Moreover, the Gospels portray Jesus as sharing himself indiscriminately with all types of people, regardless of criteria for full communion. It is Pope Francis who insists that we trust the unifying and healing power of the Eucharist as a “powerful medicine for the weak.” So continuing to limit access to this unifying and powerful medicine in one another’s churches seems to set up a contradictory logic. The Eucharist is Jesus’ banquet of complete self-giving; he is the host, the church is merely its servant.

The fact that some Anglicans deny the Real Presence of Christ in the Eucharist does not make it official Anglican theology nor is it an exclusively Anglican phenomenon. Roman Catholic theology holds fast to the same understanding of Real Presence in the Eucharist, yet some Catholics are sharing the same doubt and ignorance that my friend is so quick to place at the feet of my Anglican sisters and brothers. Is Jesus really more fully present in a Roman Catholic Eucharist than in an Anglican one? Both traditions cite the literal Words of Institution within Eucharistic Prayers that bear close family resemblance. Rather than argue about which Eucharist has more of |Jesus, should we not be more concerned with “reverse transubstantiation” as Kelly Pigott explores so poignantly in an article with a rather misleading title?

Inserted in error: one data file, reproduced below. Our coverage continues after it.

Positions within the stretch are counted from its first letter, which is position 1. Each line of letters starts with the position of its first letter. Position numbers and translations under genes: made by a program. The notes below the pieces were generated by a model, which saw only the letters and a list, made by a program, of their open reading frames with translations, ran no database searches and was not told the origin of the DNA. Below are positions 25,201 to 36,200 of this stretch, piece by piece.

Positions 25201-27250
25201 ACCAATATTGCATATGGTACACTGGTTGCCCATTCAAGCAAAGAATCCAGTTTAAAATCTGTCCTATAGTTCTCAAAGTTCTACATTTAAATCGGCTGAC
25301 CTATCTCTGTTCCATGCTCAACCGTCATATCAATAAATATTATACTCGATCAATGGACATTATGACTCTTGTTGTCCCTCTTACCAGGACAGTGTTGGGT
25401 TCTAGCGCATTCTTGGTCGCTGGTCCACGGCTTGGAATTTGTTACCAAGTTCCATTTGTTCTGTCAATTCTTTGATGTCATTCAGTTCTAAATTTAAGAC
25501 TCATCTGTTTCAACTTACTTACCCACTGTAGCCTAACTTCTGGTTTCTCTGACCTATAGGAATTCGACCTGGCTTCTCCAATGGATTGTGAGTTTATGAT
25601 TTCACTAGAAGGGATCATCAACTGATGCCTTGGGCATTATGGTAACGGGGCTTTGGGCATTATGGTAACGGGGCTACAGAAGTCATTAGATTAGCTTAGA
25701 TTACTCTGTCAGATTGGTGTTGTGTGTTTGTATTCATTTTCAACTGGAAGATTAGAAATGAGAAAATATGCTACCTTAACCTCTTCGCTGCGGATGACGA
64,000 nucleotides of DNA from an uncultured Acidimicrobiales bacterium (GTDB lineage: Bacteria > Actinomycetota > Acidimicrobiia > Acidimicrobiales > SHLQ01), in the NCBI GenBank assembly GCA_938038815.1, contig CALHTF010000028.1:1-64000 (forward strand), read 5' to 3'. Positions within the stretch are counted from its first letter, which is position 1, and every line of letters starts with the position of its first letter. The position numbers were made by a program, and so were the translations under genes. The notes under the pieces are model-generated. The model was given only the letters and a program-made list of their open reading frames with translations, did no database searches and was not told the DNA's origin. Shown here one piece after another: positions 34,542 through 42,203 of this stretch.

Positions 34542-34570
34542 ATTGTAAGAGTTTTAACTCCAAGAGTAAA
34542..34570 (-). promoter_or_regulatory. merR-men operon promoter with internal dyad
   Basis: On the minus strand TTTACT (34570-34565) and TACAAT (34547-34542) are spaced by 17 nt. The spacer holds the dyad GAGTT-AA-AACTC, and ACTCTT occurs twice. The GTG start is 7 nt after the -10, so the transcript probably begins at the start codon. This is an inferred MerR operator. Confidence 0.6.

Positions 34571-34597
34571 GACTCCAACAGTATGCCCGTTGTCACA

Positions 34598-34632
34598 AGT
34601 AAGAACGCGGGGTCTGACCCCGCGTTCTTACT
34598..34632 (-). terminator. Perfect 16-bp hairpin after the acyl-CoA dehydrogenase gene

And what role does the faith of the communicant play in grasping this concept of Real Eucharistic Presence? The Anglican reverence for the individual’s capacity of faith allows for the person to appropriate the Eucharistic mystery of Real Presence in whatever way they can. This comes through in lovely language in the prayer that accompanies the distribution of Holy Communion from the Book of Common Prayer:

The Body of our Lord Jesus Christ, which was given for thee, preserve thy body and soul unto everlasting life. Take and eat this in remembrance that Christ died for thee, and feed on him in thy heart by faith, with thanksgiving. The Blood of our Lord Jesus Christ, which was shed for thee, preserve thy body and soul unto everlasting life. Drink this in remembrance that Christ’s Blood was shed for thee, and be thankful. (Order for Holy Communion, Book of Common Prayer)

In her seminal work The Interior Castle St. Teresa of Avila said: Let us look at our own shortcomings and leave other people’s alone; for those who live carefully ordered lives are apt to be shocked at everything and we might well learn very important lessons from the persons who shock us. Our outward comportment and behaviour may be better than theirs, but this, though good, is not the most important thing: there is no reason why we should expect everyone else to travel by our own road, and we should not attempt to point them to the spiritual path when perhaps we do not know what it is. Even with these desires that God gives us to help others, we may make many mistakes, and thus it is better to attempt to … try to live ever in silence and in hope, and the Lord will take care of His own.

Do any of us really and fully grasp Jesus Christ’s self-giving to the point of death? I do not expect to ever fully exhaust the meaning of this profound mystery. Growing into Anglican spirituality is fostering within me a deeper humility along with a greater reticence to pass judgment on how others understand and live their Christian faith. Some will call this wishy-washy and “Anglican fudge.” But maybe one person’s maturing in faith only looks wishy-washy to those who feel overly secure in their own convictions. When all is said and done, I can only stand humbly before a mysterium tremendum.